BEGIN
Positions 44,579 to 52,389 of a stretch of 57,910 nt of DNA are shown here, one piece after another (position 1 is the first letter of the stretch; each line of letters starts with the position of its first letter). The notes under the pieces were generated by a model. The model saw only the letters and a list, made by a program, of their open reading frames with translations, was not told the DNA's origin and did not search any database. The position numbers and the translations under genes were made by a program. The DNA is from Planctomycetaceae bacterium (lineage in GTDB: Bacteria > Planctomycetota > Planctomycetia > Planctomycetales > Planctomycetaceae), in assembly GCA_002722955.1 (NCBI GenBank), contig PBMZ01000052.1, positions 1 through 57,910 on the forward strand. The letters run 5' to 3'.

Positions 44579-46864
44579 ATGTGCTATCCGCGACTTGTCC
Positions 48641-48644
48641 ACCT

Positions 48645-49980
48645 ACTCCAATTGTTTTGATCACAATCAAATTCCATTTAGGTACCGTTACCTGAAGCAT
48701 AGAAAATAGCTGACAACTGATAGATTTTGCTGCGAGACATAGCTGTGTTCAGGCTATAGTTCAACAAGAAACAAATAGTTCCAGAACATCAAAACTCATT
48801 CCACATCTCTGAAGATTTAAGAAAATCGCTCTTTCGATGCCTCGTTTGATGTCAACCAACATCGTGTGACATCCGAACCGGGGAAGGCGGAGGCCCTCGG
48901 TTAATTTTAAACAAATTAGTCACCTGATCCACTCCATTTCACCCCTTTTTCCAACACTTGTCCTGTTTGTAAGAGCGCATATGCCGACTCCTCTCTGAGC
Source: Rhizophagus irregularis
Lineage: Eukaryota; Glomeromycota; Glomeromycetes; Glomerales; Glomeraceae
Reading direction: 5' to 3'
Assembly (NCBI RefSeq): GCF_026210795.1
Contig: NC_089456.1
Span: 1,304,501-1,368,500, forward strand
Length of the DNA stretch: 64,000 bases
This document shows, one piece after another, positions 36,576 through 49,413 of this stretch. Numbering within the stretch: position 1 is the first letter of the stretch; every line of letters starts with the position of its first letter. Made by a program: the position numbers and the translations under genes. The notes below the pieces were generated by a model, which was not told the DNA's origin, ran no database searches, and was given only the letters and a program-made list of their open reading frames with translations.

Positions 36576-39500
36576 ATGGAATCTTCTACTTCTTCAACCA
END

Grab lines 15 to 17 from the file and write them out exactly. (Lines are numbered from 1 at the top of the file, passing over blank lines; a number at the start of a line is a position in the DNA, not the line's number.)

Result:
Contig: NC_089456.1
Span: 1,304,501-1,368,500, forward strand
Length of the DNA stretch: 64,000 bases